In all this I am a nobody, at least how I would have defined it all those years ago, and I am glad. Theology and the deep things of the Lord are for ordinary women living ordinary lives, ordinary women striving to do their best as moms, ordinary women living on the bayou in south Louisiana, ordinary women serving as humble Bible teachers grateful for any and every opportunity to speak of the glories of the gospel in Christ Jesus.

The gospel is for nobodies too, maybe even especially so.

So as I think over my journey to this point, I am humbled. Like my friend I see the Lord’s hand at work and I am overwhelmed. I am thankful the Lord denied my presumptuous petitions for the nebulous “more” I thought I lacked and instead taught me contentment here in this nobody life.

Monday morning worries

For many years I taught ladies’ Bible study on Sunday nights during the Discipleship Training hour at my church. This meant I learned to dread Monday mornings when all that I should have said and didn’t and all that I did say and shouldn’t came back to haunt me. I know now it was a lack of faith and no small amount of self-consciousness that drove most of my Monday fretting, not to mention the very real need for evaluation and improvement.

I no longer teach on Sunday evenings but, hello, Wednesday mornings following Tuesday Bible study have the same capacity for despair. However, I learned through the years to stifle my insecurities, at least for the most part, as I realized that the Lord is sovereign even over my little class and my simple lessons and it is He who works to accomplish His will for His good pleasure. What freedom! What confidence! What grace!

I taught a women’s conference this past weekend. The conference was hosted by my dear friend’s church in Louisiana and I loved being with my friend and hanging out with her and the friend who made the drive with me, seeing my friend’s people, and meeting her lovely church family. I basically taught a crash course in Biblical theology, three sessions on Saturday and one on Sunday in place of the usual ladies’ Sunday school class.

I drove home Sunday evening and I awoke Monday morning with the same old Monday insecurities eating me alive and they continue even today as I type this on Wednesday. Maybe because I taught topically which is something I never do. Maybe because I am accustomed to being able to amend and improve my point with next week’s lesson in my usual Bible study setting. Maybe because I am self-conscious and self-absorbed. Maybe because it’s true that I really didn’t give my best showing.

I know that most of you are not Bible teachers but I imagine you well understand the plague of insecurity and doubt. It’s no fun and I do not want to wallow in it. I doubt you do either. Here’s what I’m telling myself today:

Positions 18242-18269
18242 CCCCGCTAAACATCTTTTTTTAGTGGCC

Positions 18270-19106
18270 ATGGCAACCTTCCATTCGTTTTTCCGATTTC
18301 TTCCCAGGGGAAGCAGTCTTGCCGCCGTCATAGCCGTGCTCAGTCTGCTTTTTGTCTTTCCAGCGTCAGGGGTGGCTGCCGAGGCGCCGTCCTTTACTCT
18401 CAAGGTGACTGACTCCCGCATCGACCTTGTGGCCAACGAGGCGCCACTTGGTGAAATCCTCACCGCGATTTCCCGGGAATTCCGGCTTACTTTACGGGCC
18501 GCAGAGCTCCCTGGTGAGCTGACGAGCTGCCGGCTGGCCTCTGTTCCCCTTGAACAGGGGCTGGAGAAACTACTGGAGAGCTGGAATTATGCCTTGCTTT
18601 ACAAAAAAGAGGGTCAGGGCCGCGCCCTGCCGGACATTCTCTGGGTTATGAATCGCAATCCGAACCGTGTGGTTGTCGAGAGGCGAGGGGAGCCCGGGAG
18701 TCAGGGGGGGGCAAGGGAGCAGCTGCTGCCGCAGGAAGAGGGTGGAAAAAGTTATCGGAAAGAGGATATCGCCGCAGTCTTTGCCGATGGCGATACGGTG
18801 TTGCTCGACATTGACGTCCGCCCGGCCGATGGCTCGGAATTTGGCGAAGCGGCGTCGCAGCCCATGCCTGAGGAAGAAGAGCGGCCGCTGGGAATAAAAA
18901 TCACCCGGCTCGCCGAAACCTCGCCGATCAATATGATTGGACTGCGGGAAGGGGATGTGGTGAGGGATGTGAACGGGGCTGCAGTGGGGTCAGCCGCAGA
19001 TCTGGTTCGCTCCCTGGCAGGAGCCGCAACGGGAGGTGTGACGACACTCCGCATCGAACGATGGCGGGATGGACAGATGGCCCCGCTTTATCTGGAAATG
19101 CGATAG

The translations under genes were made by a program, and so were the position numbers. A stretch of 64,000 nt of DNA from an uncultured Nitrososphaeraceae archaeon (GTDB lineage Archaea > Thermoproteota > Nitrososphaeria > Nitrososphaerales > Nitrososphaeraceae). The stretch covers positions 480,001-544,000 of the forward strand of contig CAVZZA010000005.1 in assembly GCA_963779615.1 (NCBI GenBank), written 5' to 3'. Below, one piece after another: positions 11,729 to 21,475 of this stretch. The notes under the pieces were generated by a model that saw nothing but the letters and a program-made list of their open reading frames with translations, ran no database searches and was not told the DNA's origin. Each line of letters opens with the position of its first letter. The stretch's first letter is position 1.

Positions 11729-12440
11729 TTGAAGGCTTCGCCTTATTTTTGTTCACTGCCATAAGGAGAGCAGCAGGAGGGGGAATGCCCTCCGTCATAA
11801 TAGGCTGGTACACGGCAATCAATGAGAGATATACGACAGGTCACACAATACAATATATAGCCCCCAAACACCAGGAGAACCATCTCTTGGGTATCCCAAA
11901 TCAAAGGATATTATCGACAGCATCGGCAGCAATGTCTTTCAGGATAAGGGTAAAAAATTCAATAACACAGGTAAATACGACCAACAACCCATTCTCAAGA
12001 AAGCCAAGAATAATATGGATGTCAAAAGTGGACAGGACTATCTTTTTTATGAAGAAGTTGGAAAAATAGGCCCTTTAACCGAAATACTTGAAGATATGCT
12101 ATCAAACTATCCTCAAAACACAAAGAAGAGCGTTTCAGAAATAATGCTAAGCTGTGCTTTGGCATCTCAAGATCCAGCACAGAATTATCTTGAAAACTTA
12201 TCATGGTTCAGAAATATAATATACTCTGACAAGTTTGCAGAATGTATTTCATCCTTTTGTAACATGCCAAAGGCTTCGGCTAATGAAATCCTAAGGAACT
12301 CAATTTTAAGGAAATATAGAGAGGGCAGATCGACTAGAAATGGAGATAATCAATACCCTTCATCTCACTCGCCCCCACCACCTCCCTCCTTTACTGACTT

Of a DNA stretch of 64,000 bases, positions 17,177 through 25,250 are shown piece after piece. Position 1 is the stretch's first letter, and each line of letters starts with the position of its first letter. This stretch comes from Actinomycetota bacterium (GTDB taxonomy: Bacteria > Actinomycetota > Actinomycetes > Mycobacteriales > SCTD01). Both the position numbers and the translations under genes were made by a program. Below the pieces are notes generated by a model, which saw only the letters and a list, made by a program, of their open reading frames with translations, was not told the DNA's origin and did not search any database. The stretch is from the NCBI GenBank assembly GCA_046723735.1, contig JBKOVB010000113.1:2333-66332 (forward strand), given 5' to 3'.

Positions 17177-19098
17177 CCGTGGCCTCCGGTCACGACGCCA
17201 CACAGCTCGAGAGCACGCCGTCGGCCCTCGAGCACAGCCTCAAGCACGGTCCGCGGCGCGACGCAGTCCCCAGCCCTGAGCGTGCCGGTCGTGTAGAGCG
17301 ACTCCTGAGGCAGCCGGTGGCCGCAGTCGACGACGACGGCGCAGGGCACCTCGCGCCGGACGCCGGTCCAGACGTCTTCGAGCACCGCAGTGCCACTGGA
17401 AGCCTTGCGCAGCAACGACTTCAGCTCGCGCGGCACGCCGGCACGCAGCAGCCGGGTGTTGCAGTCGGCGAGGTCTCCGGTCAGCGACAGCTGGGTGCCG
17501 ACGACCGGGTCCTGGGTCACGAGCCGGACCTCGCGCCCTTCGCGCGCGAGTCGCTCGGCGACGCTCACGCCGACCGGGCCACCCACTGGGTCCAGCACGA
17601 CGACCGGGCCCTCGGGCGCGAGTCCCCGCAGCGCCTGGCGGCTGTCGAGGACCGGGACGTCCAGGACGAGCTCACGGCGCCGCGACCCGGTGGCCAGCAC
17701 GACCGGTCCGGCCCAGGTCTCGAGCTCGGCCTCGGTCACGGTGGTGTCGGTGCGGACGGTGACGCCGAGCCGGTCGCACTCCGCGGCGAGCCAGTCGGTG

1. Remember the gospel. You knew this was coming, right? Because of Jesus I am fully forgiven, completely accepted, wholly and perfectly loved. No matter what. My identity, my worth, my vocation, all are found in Christ, not in how well I taught a lesson or how much I am liked or esteemed. Jesus is my treasure and my life. My life is hidden in Him.
  2. Rest in the Lord’s sovereignty. He is at work and He will accomplish His will and it will prove to be good, acceptable and perfect. Though I am the Lord’s servant, it’s not up to me. I can trust Him to will and to work for His good pleasure.
  3. Humbly accept honest critique. I’ve no doubt I could do better and that there are areas I need improvement. These realizations are gifts of grace if I will accept them in humility and a teachable spirit.

Don’t get me wrong, I’m still stewing and worrying. But as I do so, I’m preaching to myself these truths. What about you? What do you do with your insecurities and doubts?

Hello there.

Well. Hello there. Yes, despite all evidence to the contrary, the blog really isn’t dead. Not yet, anyway.

I met someone recently who said to me “I heard you like to write.” I paused and stammered out some semblance of a reply, all the while wondering, do I? Like to write? I think I do. Or maybe I used to.

Anyway, that exchange prompted me to at least attempt to revive the blog, however short-lived said revival may be. And y’all know as well as I do that if past experience is any indicator…

Though I haven’t been blogging, I have been busy with real life and all its joys and responsibilities and laundry. Here’s a small peek into what I’ve been up to.

I finished up our year of Bible study a couple of weeks ago and y’all know how sappy that makes me. This year, this group, this study, it is no different. I love those ladies; I love studying God’s Word with them; I miss our Tuesdays together terribly. We usually break until September and I gotta tell you, that’s a long time! I told my husband it’s a pitiful thing for a Bible teacher to be without a class.

But I have been busy cramming preparing to teach a conference at my dear friend’s church in south Louisiana. Four sessions! I am so excited. And just a little overwhelmed. And humbled. And thrilled. And nervous. The last time I taught a multi-session event was at a retreat and I got the stomach virus. It was horrible. Here’s hoping for a better experience this time! Oh, and if any of you dear readers are in the area, shoot me an email and I’ll give you the details.

And…I’ve been invited to speak at a local moms’ group which is awesome. I love encouraging young moms, mainly because I needed it so much as a young(er) mom myself. :)

I do write, sometimes anyway. I wrote a post at Out of the Ordinary a week or so ago that I forgot to link here. It’s my second contribution in our series on the church. You can find it by clicking here.